Good morning backcountry travelers. This is Wendy Wagner with the Chugach National Forest Avalanche Information Center on Sunday, February 27th at 7am. This will serve as a general backcountry avalanche advisory issued for Turnagain Arm with Turnagain Pass as the core advisory area (this advisory does not apply to highways, railroads, or operating ski areas).
The avalanche danger is MODERATE on any slope with wind deposited snow in the past several days. There also exist isolated pockets of CONSIDERABLE danger for recent and/or significantly wind loaded steeper terrain. These can be found on all aspects, both on and off ridgelines and in cross loaded areas. In addition, a MODERATE danger remains for triggering a deeper avalanche that breaks into the older weak layers in shallow snow cover areas.
There was one avalanche report from yesterday. This was a snowmachine triggered slide in Seattle Creek and believed to be across from Triangle Bowl on the west side of the valley. Currently details are limited but two people were caught with one able to ride it out on their sled while the CNFAIC Staff was carried down with the debris off their sled. CNFAIC Staffwise, over the past week, there has been widespread natural wind slab activity with the most recent events occurring Friday. A few of these wind slabs have taken out practically entire bowls as well as breaking down into the deeper facets near the ground, creating larger and more dangerous slides. This natural activity was most pronounced in the interior Kenai region.
Today, wind slabs continue to be the primary concern. The winds have been pummeling our tired snowpack for a week now and though they did decrease this morning the forecast is for continued strong gusts today. Fresh wind drifts will likely be the most sensitive but stiffer older drifts and slabs are still a concern, though potentially more difficult to trigger. Slopes may be loaded well off of ridgelines by the strong winds or in gullies/sub-ridges by cross loading winds and in areas different from the usual suspects. There is still snow available for transport, even if it has blown from one side of a ridge to the CNFAIC Staff and back again. Stiff slabs may be harder to trigger but could pull out larger, above you or knock a person down somewhere they don’t want to go. Smooth snow surfaces, wind pillows and hollow feeling drifts are what to look for as well as any cracking or collapsing.
We can’t forget that deeper weakness still exist in the snowpack. Triggering this type of larger and deeper avalanche is still possible by a human, snowmachine or the weight of a wind slab running over it in just the right spot, and can break well above you. Most suspect regions have a total snow depth less than 2 meters. This is mainly in the Crow Pass/Raggedtop area above Girdwood and the interior Kenai south of Turnagain Pass. Travel in thin snow cover areas deserves a heightened level of attention and avoiding steeper slopes is advised, especially where wind loading has occurred.
Below: A look at what a week-long beating from the ruthless winds has done to the mountains…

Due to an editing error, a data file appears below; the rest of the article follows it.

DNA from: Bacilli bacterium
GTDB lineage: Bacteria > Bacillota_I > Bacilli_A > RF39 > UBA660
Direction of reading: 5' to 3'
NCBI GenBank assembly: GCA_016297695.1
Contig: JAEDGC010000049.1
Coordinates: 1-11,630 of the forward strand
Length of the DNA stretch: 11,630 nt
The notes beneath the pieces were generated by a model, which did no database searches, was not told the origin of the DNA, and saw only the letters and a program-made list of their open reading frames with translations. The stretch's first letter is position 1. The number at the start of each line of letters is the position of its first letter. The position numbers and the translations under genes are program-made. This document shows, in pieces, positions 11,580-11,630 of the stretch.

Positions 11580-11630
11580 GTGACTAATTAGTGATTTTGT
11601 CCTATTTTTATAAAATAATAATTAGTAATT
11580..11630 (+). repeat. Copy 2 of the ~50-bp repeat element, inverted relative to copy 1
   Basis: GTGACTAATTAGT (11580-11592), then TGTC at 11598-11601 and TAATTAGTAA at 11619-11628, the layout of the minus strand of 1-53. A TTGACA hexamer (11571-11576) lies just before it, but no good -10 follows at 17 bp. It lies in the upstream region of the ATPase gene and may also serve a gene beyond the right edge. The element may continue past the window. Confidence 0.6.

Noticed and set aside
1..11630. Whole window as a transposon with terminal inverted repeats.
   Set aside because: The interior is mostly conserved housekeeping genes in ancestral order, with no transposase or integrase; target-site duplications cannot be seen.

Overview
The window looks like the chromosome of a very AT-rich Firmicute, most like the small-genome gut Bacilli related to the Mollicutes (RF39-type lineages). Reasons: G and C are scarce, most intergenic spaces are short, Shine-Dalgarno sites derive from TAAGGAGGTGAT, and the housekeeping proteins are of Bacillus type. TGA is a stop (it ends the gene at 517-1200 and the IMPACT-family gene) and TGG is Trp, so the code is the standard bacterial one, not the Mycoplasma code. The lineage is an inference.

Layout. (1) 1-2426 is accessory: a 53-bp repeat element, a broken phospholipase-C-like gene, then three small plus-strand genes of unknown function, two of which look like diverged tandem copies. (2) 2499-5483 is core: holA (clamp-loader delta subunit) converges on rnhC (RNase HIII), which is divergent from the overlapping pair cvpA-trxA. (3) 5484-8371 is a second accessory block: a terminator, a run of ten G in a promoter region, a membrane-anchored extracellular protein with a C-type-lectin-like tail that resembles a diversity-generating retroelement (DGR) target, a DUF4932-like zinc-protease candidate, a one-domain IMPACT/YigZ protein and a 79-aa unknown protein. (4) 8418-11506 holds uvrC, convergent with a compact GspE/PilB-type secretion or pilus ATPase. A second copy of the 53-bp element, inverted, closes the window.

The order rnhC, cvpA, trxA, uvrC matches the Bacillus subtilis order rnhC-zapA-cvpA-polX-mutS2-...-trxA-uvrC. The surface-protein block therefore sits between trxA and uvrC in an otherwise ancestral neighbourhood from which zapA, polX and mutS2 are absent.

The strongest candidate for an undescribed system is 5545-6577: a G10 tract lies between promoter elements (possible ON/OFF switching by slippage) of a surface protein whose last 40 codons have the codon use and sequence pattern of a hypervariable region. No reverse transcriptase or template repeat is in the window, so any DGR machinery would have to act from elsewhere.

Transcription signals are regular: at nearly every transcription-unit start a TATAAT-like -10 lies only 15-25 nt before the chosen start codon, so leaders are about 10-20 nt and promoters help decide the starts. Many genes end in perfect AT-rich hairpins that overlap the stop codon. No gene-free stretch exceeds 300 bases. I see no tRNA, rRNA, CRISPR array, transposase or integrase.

The sun may have shone yesterday but it was cold (temperatures in the single digits) and the winds were blowing (northwesterly gusting over 50mph). Overnight winds have decreased and this morning are around 10 mph with gusts into the 20’s from the northwest. Temperatures have remained cold and are currently in the single digits at most locations. Today will be a similar story. Skies will be clear with winds forecast to increase into the 20’s with gusts over 40mph. Temperatures will likely hover in the single digits.
ANNOUNCEMENTS An APU student is conducting a survey on backcountry skiing group dynamics. Click on the link to participate in research on avalanche safety. Click here to take survey
The Forest Service is installing winter use bridges across Granite creek in Turnagain Pass. Be aware of an ice road from the Lyon creek bridge south towards Johnson Pass on the West side of the highway. Heavy equipment will also be used in the area.
I will issue the next advisory tomorrow morning at 7am. If you get out in the backcountry give us a call at 754-2369 or send us your observations using the button at the top of this page. Thanks and have a great day.
The NWS weather forecast for:
WESTERN PRINCE WILLIAM SOUND-
500 AM AKST SUN FEB 27 2011
…STRONG WIND THROUGH THIS MORNING NEAR SEWARD AND WHITTIER…
.TODAY…SUNNY. HIGHS 15 TO 25. NORTH TO WEST WIND 15 TO 30 MPH
WITH GUSTS 40 TO 50 MPH NEAR SEWARD AND WHITTIER.
.TONIGHT…CLEAR. LOWS 5 BELOW TO 5 ABOVE INLAND AND 5 TO 15
ABOVE ALONG THE COAST. NORTH TO WEST WIND 10 TO 25 MPH. GUSTS
TO 40 MPH NEAR SEWARD AND WHITTIER.
.MONDAY…SUNNY. HIGHS IN THE 20S. NORTH TO WEST WIND 5 TO 20 MPH.
GUSTS 25 TO 35 MPH NEAR SEWARD AND WHITTIER.
.MONDAY NIGHT…CLEAR. LOWS ZERO TO 15 ABOVE…COLDEST INLAND.
NORTH TO WEST WIND 10 TO 25 MPH. GUSTS TO 35 MPH NEAR WHITTIER.
.TUESDAY…MOSTLY SUNNY. HIGHS IN THE 20S. NORTH TO WEST WIND
TO 15 MPH
TEMPERATURE / PRECIPITATION
SEWARD 20 12 26 / 0 0 0
GIRDWOOD 23 7 28 / 0 0 0
WEATHER STATION SUMMARY for Turnagain Pass:
-3800′ Sunburst Wx Station-
Temperature 2 degrees. NW winds 5-10mph, gusting to 20.
-2600′ Seattle Ridge Wx Station-
Temperature 4 degrees. NW winds in the teens gusting into the upper 20’s.
-1800′ Center Ridge Wx Station-
Temperature 8 degrees. No new snow recorded.